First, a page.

As David Hackett Fischer has shown in his magisterial Albion's Seed, the British colonists of North America adapted the conventional techniques and forms of their British homelands to the new places where they settled.18 The early Quaker settlers of Pennsylvania came in large numbers from England's Home Counties and the Welsh border regions, bringing with them the place names of their homelands. They also brought their characteristic folkways in building types and lifestyle. Their brick architecture reflected that of the region around Jordans (Buckinghamshire), Penn's homeland, while the rubble stone construction common to the west of Oxford became the norm of Bucks County and other regions where the specialized skill of brick making was unavailable. The architecture of the English counties north of London served as the basis for the early architecture of Penn's commonwealth. The consequence, as Anthony N. B. Garvan has pointed out, is the remarkable similarity between the early buildings of Philadelphia and such English villages as Amersham with their markets in the widened center of their High Street and with rows of gable-roofed brick houses densely built along the street.19
Cultural differences also produced a number of governmental systems that differentiate Pennsylvania both from New England and Virginia. In New England, the township was the principal unit of government and the town meeting as an assembly of freemen, meeting in person and not through representatives, was the chief instrument of government. A second level of government at the regional or county level consisted of an aggregation of townships that constituted a judicial district midway between the township and the superior courts of the state. To the south, in Virginia, the more remote county was the unit of local government. Pennsylvania constituted a third way. At first, the county was the principal center of authority, but subsequently, with the growth of population, local powers were given to townships and boroughs. County taxes supported the poor, built courthouses and prisons and other public works, paid the salaries of members of the assembly and the judges, and in general supported the more ambitious examples of public architecture. Initially, too, the county managed payment for the creation and repair of roads and bridges, but as townships grew, they were granted greater powers and assumed responsibility for local roads. The governor and his council were responsible for core infrastructure that would benefit the entire community, the principal public highways as well as the costs of education. Penn organized his commonwealth on a system that combined elements of English regional governance with the multiple centers of power of the Society of Friends, creating a system of government that had both local and centralizing components. In a remarkable anticipation of the later American Constitution, Penn's constitution established the rule of law, required that all legal pleadings be undertaken in the common language of English rather than the elite language of Latin, separated schooling from churches, and provided for freedom of religious conscience.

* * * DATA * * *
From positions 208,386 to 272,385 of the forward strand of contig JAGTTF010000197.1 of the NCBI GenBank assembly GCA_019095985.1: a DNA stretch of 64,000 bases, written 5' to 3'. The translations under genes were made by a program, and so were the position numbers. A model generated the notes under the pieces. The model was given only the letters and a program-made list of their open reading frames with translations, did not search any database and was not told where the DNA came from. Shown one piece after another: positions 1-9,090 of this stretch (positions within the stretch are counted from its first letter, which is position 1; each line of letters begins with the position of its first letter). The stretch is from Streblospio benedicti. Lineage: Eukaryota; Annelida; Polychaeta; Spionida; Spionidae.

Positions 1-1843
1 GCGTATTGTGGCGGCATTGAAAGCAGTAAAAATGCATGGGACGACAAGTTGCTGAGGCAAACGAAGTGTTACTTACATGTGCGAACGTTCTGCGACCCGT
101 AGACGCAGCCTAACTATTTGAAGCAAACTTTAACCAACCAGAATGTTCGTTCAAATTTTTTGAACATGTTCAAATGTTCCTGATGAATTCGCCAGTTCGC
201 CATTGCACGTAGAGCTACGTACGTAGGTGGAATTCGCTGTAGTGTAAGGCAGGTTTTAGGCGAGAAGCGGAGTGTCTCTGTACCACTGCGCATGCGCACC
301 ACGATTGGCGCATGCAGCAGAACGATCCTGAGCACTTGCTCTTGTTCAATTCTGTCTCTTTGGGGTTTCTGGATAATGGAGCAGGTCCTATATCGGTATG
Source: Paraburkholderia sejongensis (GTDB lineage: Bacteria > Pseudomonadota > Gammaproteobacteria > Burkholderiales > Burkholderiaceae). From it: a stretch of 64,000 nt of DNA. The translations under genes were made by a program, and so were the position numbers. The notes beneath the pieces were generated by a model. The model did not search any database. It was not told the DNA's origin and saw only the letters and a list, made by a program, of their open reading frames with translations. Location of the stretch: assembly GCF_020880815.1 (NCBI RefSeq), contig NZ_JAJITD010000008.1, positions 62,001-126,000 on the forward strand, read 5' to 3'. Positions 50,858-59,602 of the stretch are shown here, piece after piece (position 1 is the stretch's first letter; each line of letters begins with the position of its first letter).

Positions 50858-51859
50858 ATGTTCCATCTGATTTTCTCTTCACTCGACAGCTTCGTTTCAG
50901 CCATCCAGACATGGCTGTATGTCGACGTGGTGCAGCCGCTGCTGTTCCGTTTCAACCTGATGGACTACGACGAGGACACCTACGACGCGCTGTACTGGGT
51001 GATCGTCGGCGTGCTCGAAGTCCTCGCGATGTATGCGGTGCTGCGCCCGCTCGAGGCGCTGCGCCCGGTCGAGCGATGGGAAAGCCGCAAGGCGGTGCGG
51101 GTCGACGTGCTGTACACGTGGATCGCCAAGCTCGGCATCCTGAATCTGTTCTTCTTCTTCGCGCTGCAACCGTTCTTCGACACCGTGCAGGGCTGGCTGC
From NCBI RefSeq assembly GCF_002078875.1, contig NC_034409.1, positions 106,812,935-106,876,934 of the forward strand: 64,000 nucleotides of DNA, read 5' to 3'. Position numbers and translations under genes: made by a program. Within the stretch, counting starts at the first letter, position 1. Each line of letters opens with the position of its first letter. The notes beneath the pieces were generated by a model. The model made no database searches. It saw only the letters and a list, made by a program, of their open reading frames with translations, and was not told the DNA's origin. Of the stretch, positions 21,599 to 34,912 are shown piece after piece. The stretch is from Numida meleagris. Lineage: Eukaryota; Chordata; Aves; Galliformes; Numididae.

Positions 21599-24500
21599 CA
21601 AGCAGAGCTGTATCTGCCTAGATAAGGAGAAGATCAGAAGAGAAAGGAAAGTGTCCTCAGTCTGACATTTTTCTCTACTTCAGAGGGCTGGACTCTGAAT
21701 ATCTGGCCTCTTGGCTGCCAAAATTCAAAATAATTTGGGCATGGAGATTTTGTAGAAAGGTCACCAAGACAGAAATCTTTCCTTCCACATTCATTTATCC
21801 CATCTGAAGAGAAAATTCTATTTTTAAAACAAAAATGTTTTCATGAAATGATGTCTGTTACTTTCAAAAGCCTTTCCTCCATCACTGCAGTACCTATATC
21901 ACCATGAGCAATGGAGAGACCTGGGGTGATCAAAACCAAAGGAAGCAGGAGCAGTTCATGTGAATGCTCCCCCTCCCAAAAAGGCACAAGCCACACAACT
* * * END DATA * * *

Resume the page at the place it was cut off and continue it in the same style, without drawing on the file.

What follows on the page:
Penn's Frame of Government guided the physical layout of his commonwealth as well. Because the government was vested in the county, the county seat almost always became the chief town of the region. They are differentiated by the permanent structures of the county courthouse, jail, county offices, as well as buildings that housed the offices of newspapers, lawyers, and others who deal with the courts. The daytime population in turn brought banks, offices, hotels, and restaurants that formed a shopping district. The county seat is thus where significant examples of civic and commercial architecture are most likely to be found. But county seats were not necessarily fixed. As Bucks County demonstrates, county seats often moved with the center of the population (BU9, BU23, and BU30) and several large counties were subdivided, creating the need for new seats.
Quakers (properly, the Religious Society of Friends) have attained a deserved reputation for pacifism, their plain architecture and at times their behavior attested to their purposeful conflict with established religions. In England, Quakers had a practice of “running naked into the world,” running unclothed through Anglican churches to express their disdain for social hierarchy and elite distinction as expressed by clothing. The plainness and antichurch design of their meetinghouses were intended to contrast with and contest the medieval spires, hierarchical spatial form, and gilded pomp of Anglican churches, and made a strong statement indeed in the more democratic American colonies. Un-oriented—in spatial terms—and contrary to the norms of church architecture, Quaker meetings expressed the core value of their religious community, namely that there was “that of God in all people” and that the physical setting where worship occurred was of minor consequence compared to the personal religious experience. Their meetings are expressions of their willingness to oppose convention and became the model for other dissenting groups.